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7 Children’s Books that Could Hit the Big Screen

Who Said Children’s Books Can’t Make Great Movies?

Bloggers love to talk about the books they have read that would make great movies, but then how many of us are truly unhappy with Hollywood’s version of our favorite reads? I compiled a list of great movie adaptations of books that you won’t see anywhere else … but already added the Hollywood twist that will leave a different taste in your mouth than the author intended. And did I mention these are all classic children’s books? Dream with me a little about the adaptations of these books into movies.

Goodnight Moon
Goodnight Moon – If you have kids, you have read them this book. It is so popular, some hospitals send new parents home from the maternity ward with this book. And the crazy thing is, this book works! Who knew that saying good night to everything in your room – from the clocks to the pets – can actually have a drowsy effect? But think of the money Hollywood will make on this movie. People would pay for it and fall asleep before the end. They are too embarrassed to admit it so pay again to see the end of the movie! Just wait until it hits Redbox — those extra night fees will kill you.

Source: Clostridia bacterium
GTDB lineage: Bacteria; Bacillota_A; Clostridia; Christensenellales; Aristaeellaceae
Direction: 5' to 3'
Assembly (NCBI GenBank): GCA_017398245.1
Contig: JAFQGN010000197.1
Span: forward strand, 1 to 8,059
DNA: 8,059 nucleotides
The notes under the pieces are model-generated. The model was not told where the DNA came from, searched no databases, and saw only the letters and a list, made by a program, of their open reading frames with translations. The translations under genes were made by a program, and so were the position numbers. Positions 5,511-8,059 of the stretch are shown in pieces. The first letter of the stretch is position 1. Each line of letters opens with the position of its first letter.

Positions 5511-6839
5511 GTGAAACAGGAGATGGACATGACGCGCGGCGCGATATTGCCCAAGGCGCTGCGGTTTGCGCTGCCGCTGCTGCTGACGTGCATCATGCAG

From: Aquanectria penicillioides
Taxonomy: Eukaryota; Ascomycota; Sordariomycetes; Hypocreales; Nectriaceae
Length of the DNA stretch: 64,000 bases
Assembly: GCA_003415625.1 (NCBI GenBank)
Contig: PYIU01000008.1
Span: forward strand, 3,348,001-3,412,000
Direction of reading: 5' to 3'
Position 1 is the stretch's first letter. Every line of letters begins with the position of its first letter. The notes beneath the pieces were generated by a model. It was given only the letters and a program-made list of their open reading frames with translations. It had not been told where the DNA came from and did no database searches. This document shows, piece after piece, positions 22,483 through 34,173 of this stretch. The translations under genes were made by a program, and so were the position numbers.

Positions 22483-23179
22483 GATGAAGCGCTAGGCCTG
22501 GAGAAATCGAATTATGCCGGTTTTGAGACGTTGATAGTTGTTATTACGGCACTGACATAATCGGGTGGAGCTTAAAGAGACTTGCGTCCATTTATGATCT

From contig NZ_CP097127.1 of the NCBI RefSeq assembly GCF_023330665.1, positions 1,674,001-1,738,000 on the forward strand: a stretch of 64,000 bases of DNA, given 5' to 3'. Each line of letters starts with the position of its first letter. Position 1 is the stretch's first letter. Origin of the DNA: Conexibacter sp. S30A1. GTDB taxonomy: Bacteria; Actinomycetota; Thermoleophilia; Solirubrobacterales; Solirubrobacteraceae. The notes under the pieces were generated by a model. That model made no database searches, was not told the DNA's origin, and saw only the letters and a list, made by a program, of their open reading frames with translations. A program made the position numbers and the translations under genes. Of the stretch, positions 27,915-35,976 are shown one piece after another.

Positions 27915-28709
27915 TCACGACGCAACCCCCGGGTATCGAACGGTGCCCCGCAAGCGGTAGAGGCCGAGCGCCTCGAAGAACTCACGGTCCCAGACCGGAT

Chicka Chicka Boom Boom

Chick Chicka Boom Boom – This book invites you to start tapping a beat and put the words to rhythm. No matter who makes the movie, I am thinking the movie soundtrack will be out of this world. It will lead to a new genre of music: the hip hop-kids-stadium anthem genre. Time outs at major sporting events will never be the same, culminating in the Super Bowl halftime show featuring Kanye West rapping through the Schoolhouse Rock collection. Can’t wait!

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The Monster at the End of This Book – The first Hollywood movie to save the big scare all the way to the end of the movie. Unfortunately, the suspense and scare are too much for little kids and less adventuresome adults. But it leads to a resurgence of The Muppets and a remake of Where the Wild Things Are.